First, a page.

High land costs and an increased emphasis on outdoor living make rooftop amenities a significant part of today’s overall amenity package, Kamangar said. Indoor amenities like ping-pong tables, wine storage rooms, espresso machines in common rooms, foosball and billiards are passé, she said. People no longer even want common media rooms or indoor movie theaters; instead they want to utilize outdoor spaces. “It’s not just a rooftop, it’s a fully amenitized space with fire pits and barbecues,” Kamangar said. “The market is demanding it. The key is to bring the outdoors in.”
Pet areas and related amenities serve about half of SummerHill apartment residents and continue to be a necessary offering. Without tended dog areas for play, washing and other activities, a property suffers, she said.
Also needing tending are community gardens. Although some communities embrace the experience with pomegranate trees and labeled lettuce boxes, a regular landscaper needs to keep it from going to seed.
The Lofts at Seven in the Tenderloin, which has a more modest rooftop gym with two glass walls, shows that creating these spaces doesn’t have to be an elaborate venture, Mark said. A great view, a movie projector and a fire pit also do the trick: “For a little building, it’s a pretty effective rooftop.”
Along with an increased emphasis on active, outdoor living comes additional awareness of overall wellness and sustainability goals. In other words, being “green” has evolved well beyond recycling bins and low-flow fixtures. It has moved to building design, as well as the carbon footprint of residents throughout the life of a building. With the state’s looming Zero Net Energy mandate for residential buildings to create as much energy as they use, new monitoring technologies and efforts to change resident behavior are also on the agenda, according to panelists.
Sustainability consultants are invited into the planning stage at the kick-off of a project rather than as an afterthought. These green upgrades may be mandated, but they are also a marketing opportunity. The challenge of marketing these amenities is to make invisible things like air quality more visible to buyers and residents, said Cindy Park, senior vice president of marketing, strategy and operations at Prado Group, a regional infill and investment developer. The Prado Group’s 81-unit infill project on Dolores Street, which is LEED and SITE v2 certified, features a butterfly garden: “a living representation of the sustainable lifecycle at the core of 38 Dolores’ philosophy,” according to Park.
If holistic living and sustainability is a goal, it has to be executed throughout a project, said SB Architects’ Ruiz. “It requires training staff to promote lifestyle change,” she explained. “Consumers are savvy. You want to create an authentic space.”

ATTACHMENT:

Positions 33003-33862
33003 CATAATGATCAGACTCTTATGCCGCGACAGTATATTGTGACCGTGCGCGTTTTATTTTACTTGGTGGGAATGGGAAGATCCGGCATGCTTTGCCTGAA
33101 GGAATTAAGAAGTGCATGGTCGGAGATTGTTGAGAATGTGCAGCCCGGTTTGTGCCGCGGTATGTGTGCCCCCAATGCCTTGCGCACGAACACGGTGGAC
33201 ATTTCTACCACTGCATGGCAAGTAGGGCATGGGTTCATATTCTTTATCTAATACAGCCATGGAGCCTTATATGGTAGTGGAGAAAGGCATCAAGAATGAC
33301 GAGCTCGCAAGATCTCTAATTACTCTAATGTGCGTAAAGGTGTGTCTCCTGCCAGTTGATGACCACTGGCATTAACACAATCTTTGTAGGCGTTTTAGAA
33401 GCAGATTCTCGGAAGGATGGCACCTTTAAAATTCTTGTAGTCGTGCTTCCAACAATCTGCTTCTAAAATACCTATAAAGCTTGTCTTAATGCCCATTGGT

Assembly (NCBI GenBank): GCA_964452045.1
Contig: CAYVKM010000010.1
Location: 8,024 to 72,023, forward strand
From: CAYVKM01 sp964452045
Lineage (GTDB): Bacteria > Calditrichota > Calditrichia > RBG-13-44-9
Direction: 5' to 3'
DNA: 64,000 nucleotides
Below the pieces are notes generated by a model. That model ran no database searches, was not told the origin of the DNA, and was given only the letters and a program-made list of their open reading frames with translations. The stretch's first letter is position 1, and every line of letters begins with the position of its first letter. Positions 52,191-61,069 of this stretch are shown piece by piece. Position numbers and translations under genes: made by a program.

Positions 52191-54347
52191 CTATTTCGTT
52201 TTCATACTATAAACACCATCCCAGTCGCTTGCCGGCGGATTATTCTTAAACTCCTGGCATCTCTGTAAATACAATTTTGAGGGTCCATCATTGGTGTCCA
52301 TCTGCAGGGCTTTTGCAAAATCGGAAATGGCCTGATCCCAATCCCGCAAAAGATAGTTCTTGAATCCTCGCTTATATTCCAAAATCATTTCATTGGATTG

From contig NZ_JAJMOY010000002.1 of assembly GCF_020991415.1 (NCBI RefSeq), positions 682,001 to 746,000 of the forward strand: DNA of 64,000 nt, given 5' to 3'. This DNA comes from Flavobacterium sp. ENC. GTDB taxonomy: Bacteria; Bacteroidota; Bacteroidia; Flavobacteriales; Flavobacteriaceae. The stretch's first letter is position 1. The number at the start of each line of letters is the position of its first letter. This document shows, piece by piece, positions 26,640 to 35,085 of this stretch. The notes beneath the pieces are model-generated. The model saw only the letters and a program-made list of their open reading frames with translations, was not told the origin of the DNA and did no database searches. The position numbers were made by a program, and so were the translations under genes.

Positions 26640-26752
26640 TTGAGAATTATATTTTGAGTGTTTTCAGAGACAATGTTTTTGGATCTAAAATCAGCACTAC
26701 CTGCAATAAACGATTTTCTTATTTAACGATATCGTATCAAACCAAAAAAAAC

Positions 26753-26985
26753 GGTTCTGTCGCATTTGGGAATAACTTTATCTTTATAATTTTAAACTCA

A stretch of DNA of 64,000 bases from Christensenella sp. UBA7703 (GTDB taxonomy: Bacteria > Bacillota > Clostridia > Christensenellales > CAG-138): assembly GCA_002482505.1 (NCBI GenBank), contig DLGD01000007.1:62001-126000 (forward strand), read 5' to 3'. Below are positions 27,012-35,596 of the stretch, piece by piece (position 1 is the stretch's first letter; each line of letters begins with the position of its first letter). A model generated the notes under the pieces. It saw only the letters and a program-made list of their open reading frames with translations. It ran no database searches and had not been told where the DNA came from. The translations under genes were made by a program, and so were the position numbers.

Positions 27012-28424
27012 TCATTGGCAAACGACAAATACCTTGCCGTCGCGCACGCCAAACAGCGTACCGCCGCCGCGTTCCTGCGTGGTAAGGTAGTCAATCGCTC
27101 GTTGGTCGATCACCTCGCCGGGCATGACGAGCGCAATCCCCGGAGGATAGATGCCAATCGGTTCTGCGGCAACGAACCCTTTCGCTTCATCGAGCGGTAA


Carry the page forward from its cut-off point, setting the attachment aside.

From the Ground Up
Tenants not only want amenities on the roof, they want them on the ground floor as well. Since convenience is one of the top amenities in demand, a grocery store within the building is a highly requested amenity. “It’s probably the best amenity we can offer,” Park said of the Whole Foods that occupies space in the Dolores Street project.
Panelists touted co-branding opportunities to fill ground-floor spaces and target different tenant demographics. Whether it’s Restoration Hardware, Pottery Barn or a really great restaurant, make sure the target audience is similar and your brand value and the store’s price points are in agreement as well.
Some owners are working with local brokers to curate pop-up stores that can meet amenity needs, and bring different types of resident profiles to the community. “It’s about really listening to your consumer and being attuned to what’s going on around you,” Park said.
The Lofts at Seven, which offers 275- to 860-square-foot units, features a busy ground-floor café that’s open to the public. In areas less suitable for ground-floor retail, a multipurpose community gathering space with moveable walls can benefit residents as well as the community at-large.
Other new ideas include moveable vertical louvers made of airplane materials that offer privacy from busy streets and add to a building’s exterior aesthetics, collaborations with local artists and the expanding use of automation for services—including a roving robot to secure a multilevel garage and a virtual concierge. Communities have also incorporated licensed bartenders, yoga classes and outdoor movie theaters. Guest suites and secure storage for packages and bikes are also in high demand.
“You can see the evolution and bleeding of industries colliding,” Park said, urging early collaboration with commercial experts, sustainability consultants and marketing teams. “Observe not what we’ve done or what you think we should be doing, but what is happening all around us.”
This article first appeared in SF Apartment.